We hunkered down in our small town of Stow, 30 miles west of Boston, bracing for whatever Hurricane Sandy would bring. School was canceled. The kids were home. The cabinets were full of food and the basement with bottled water. (We have a well and if the electricity goes out, so does the water.) We replaced batteries in flashlights, did the laundry, and waited. It wasn’t until late afternoon that the winds picked up. We sat in our sunroom watching the big pine trees around our house bending over in the high winds, the sliding glass door bulging as the wind hit it just right. Pine branches flew past the windows on the first and second floors and rain pelted the glass.
When the lights finally did go out, we lit candles and started playing a game, but the power was only out for about 45 minutes.
Would school be canceled another day? My kids checked the school website continuously as erroneous postings on Facebook raised and lowered their hopes of another day at home. Finally, the school appeared on the list of closings but only for a delayed start. I wondered how anyone could make a decision before daylight. Five minutes before the bus was scheduled to arrive, school was canceled for the day. Wires and trees were down, and roads were closed.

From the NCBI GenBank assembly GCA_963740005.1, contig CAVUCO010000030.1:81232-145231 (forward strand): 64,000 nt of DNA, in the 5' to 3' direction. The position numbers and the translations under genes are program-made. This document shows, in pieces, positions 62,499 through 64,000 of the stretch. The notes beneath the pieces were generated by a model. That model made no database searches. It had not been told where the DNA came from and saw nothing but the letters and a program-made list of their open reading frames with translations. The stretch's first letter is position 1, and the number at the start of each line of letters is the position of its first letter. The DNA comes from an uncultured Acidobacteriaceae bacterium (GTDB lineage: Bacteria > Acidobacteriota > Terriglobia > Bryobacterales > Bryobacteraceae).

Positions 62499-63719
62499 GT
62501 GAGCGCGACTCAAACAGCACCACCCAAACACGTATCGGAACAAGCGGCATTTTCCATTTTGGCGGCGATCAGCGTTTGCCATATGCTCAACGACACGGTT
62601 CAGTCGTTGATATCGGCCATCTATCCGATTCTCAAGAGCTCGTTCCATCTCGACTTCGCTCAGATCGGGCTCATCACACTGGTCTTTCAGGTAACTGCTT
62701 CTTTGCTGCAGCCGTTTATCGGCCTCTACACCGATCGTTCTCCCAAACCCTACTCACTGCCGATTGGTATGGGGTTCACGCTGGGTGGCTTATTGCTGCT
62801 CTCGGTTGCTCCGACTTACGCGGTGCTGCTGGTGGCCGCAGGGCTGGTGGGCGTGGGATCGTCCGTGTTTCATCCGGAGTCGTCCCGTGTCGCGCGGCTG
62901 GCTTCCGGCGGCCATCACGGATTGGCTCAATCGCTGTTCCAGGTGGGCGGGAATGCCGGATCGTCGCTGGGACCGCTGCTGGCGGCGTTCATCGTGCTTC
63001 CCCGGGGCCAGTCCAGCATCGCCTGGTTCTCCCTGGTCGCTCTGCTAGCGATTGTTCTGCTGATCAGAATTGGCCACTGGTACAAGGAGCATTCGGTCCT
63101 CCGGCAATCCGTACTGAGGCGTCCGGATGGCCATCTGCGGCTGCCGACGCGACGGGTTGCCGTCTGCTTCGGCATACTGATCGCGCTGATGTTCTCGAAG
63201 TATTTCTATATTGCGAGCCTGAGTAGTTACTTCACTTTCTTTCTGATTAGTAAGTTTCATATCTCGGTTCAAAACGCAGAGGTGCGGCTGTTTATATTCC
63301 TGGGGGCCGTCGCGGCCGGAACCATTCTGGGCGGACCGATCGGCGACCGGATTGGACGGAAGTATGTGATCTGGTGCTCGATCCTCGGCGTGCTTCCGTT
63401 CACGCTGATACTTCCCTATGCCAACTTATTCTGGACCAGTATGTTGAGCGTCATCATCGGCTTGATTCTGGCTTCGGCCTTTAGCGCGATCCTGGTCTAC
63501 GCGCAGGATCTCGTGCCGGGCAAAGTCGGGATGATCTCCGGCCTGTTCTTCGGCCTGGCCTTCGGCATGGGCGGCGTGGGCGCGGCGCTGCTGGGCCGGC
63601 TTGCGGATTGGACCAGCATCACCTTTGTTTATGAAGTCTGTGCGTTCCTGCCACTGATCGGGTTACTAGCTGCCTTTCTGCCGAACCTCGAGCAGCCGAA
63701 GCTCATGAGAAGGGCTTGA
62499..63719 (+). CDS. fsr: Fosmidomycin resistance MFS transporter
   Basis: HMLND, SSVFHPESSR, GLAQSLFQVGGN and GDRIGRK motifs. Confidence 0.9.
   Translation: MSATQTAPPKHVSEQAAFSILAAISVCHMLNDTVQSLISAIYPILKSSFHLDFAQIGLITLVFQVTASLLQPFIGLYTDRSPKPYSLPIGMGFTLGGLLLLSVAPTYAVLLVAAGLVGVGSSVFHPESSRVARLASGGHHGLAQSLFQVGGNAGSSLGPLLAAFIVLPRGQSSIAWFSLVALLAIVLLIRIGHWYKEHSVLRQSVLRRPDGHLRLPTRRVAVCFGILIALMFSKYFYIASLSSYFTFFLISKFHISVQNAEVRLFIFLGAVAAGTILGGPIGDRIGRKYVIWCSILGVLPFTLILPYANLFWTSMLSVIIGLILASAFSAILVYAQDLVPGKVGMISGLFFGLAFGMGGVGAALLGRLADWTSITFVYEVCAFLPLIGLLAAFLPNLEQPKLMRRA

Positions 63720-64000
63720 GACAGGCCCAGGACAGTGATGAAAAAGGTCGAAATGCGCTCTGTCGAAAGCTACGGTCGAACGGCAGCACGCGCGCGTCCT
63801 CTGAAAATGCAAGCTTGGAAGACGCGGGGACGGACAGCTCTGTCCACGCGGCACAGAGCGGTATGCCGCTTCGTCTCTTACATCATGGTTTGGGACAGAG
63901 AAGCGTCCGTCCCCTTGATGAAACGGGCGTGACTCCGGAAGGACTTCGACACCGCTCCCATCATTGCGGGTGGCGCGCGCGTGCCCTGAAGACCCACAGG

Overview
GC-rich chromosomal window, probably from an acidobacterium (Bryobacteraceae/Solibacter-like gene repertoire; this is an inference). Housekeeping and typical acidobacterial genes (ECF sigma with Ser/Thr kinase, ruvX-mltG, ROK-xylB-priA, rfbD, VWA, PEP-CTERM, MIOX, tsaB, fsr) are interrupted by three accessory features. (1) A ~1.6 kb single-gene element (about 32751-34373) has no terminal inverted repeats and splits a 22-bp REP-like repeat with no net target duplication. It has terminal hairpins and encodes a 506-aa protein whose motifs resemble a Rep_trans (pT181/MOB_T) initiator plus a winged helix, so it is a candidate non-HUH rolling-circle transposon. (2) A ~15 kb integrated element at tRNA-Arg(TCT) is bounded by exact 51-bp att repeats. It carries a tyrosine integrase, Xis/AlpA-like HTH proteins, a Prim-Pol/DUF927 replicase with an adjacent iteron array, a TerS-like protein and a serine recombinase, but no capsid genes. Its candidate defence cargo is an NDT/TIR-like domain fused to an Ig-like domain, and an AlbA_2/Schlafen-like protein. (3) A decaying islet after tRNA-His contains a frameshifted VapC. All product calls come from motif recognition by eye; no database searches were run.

I left the kids at home and ventured out and down roads littered with leaves and debris.
Yellow and red leaves still clung to a few of the trees in spite of the powerful winds the night before.
I saw a few downed trees and fallen structures and took my turn at an intersection where the traffic lights didn’t work.
At home, I picked up branches and righted and replanted a small fallen tree. Halloween was canceled in our town for the second year in a row (last year we had snow!) and rescheduled for Sunday. But we’re not complaining. The storm changed path, and this time we were lucky.